For No One

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"For No One"
Song by the Beatles from the album Revolver
Released5 August 1966
Recorded9, 16 and 19 May 1966
EMI Studios
GenreBaroque pop
Length2:01
LabelParlophone
WriterLennon–McCartney
ProducerGeorge Martin
Revolver track listing
 
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"For No One"
Song by the Beatles from the album Revolver
Released5 August 1966
Recorded9, 16 and 19 May 1966
EMI Studios
GenreBaroque pop
Length2:01
LabelParlophone
WriterLennon–McCartney
ProducerGeorge Martin
Revolver track listing

"For No One" is a song written by Paul McCartney (credited to Lennon–McCartney) that originally appeared on the Beatles' seventh album, Revolver. A baroque pop song about the end of a relationship, it was one of McCartney's most mature and poignant works upon its release. Mostly performed by the composer, the track is distinguished by its French horn solo, performed by Alan Civil and used as an obbligato in the final verse.

John Lennon said of the song, "One of my favourites of his—a nice piece of work."[1]

Writing and recording[edit]

McCartney recalls writing "For No One" in the bathroom of a ski resort in the Swiss Alps[2] while on holiday with his then girlfriend Jane Asher.[3] He said, "I suspect it was about another argument."[3] The lyrics end enigmatically with "...a love that should have lasted years..." The song's working title was "Why Did It Die?"[4] It is built upon a descending scale progression with a refrain that modulates to the supertonic minor.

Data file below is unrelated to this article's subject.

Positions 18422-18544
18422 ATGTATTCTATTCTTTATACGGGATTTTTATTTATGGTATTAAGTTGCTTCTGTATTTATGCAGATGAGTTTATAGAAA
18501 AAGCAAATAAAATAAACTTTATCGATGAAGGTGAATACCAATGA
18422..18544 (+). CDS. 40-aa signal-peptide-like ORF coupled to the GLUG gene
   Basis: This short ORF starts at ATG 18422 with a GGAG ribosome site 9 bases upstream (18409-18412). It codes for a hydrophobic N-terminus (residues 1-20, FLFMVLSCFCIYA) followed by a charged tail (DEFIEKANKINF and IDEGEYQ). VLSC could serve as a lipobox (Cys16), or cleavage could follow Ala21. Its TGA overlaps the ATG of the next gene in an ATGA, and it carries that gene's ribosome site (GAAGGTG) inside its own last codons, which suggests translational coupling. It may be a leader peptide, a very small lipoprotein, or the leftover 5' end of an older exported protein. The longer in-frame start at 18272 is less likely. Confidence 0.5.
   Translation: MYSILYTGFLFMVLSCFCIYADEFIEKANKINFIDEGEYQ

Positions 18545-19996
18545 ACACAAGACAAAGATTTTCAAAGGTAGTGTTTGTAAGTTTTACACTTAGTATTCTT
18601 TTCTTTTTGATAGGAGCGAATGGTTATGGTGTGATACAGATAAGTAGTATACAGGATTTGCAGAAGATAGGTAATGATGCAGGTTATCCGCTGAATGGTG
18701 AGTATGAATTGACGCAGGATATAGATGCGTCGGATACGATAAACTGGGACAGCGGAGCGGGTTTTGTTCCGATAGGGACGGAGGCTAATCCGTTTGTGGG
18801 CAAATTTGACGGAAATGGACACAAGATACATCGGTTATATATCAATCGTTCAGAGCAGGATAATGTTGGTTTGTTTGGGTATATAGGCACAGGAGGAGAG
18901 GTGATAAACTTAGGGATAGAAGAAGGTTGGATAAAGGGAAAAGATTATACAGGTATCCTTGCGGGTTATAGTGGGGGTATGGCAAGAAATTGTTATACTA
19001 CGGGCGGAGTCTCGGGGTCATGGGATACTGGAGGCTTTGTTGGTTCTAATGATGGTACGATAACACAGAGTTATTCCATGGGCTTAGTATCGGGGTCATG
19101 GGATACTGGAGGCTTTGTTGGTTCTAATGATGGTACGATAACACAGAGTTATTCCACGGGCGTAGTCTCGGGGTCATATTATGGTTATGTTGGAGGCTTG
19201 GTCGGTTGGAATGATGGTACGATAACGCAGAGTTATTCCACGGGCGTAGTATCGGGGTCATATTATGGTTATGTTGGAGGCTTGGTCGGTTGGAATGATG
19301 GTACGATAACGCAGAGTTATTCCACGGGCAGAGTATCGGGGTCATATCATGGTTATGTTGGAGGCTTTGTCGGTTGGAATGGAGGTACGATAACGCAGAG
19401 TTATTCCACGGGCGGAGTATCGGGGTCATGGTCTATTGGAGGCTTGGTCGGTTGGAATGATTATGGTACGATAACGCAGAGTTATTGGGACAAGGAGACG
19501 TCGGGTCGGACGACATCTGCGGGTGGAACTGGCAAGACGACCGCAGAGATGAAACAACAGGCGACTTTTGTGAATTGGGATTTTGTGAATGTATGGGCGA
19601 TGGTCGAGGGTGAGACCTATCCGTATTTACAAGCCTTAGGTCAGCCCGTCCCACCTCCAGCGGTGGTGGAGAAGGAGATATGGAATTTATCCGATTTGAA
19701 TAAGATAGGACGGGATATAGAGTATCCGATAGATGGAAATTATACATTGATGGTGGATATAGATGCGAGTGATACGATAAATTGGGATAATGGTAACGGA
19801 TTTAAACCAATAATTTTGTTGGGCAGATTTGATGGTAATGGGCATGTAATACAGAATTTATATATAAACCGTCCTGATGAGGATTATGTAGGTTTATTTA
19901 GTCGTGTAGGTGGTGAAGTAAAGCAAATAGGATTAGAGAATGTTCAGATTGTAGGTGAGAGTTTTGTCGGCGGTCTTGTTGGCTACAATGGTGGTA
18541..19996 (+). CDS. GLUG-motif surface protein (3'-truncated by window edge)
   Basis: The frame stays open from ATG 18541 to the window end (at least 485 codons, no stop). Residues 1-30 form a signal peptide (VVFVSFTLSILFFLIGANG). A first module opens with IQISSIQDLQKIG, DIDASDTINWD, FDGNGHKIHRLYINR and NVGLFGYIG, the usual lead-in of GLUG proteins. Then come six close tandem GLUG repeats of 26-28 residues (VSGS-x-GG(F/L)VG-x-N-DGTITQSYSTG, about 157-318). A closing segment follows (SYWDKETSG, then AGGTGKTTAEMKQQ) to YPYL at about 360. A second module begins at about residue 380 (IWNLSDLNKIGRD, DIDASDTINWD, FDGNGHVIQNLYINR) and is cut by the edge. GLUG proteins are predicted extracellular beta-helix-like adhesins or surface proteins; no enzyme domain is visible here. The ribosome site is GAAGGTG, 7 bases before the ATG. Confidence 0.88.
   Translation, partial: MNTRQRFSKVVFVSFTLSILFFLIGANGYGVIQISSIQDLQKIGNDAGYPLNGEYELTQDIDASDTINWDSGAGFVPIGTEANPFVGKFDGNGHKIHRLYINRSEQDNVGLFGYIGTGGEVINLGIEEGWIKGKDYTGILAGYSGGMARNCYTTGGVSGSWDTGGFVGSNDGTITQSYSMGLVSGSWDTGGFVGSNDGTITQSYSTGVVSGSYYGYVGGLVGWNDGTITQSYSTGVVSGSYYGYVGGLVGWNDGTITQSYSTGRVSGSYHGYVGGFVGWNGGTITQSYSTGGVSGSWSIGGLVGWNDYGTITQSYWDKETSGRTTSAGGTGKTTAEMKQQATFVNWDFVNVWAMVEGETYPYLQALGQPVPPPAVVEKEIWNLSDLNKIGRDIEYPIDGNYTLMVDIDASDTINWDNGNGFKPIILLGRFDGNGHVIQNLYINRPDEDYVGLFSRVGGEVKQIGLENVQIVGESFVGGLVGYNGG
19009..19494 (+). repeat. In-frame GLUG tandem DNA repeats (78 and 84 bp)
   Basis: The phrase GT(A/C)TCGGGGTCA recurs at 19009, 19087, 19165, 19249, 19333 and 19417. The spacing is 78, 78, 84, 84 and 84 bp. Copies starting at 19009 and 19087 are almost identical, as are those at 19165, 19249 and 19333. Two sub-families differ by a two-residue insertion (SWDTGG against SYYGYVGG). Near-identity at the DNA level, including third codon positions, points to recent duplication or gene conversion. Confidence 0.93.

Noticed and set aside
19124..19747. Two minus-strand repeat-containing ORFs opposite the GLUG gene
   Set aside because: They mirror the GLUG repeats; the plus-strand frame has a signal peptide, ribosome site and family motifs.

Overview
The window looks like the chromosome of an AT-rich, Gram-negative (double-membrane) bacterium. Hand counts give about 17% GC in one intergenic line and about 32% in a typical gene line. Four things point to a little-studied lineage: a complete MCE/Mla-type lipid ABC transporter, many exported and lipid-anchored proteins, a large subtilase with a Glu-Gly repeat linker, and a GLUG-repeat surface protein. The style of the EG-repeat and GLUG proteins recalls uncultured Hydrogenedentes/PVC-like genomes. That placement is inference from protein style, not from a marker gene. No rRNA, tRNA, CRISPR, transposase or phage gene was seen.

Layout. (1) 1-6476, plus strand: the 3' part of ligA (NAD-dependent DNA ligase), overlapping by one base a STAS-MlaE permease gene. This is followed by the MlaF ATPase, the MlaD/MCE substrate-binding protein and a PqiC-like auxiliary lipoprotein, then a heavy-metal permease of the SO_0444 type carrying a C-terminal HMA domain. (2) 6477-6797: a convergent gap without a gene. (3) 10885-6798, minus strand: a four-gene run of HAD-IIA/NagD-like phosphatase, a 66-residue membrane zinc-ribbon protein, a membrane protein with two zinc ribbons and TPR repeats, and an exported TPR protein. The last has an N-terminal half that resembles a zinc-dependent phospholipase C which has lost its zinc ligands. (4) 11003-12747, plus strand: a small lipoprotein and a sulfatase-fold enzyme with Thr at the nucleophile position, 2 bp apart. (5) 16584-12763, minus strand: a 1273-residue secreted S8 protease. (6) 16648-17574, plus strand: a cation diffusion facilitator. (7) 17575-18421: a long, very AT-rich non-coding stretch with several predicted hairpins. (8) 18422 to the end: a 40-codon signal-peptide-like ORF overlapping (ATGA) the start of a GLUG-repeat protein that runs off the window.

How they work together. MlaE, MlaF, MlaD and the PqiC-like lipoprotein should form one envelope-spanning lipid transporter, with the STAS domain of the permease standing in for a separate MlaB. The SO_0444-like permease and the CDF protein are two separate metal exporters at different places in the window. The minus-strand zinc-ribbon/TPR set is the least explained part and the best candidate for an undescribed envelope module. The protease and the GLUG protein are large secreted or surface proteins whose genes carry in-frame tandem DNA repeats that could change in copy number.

The song was recorded on 9, 16 and 19 May 1966. McCartney sang and played clavichord (rented from George Martin's AIR company), piano and bass guitar, while Ringo Starr played drums and tambourine. John Lennon and George Harrison did not contribute to the recording.[5]

The French horn solo was by Alan Civil, a British horn player described by recording engineer Geoff Emerick as the "best horn player in London".[6] During the session, McCartney pushed Civil to play a note that was beyond the usual range of the instrument. According to Emerick, the result was the "performance of his life."[6] Civil said that the song was "recorded in rather bad musical style, in that it was 'in the cracks', neither B-flat nor B-major. This posed a certain difficulty in tuning my instrument."[7]

Personnel[edit]

Personnel per Ian MacDonald[8]

Cover versions[edit]

Notes[edit]

References[edit]

External links[edit]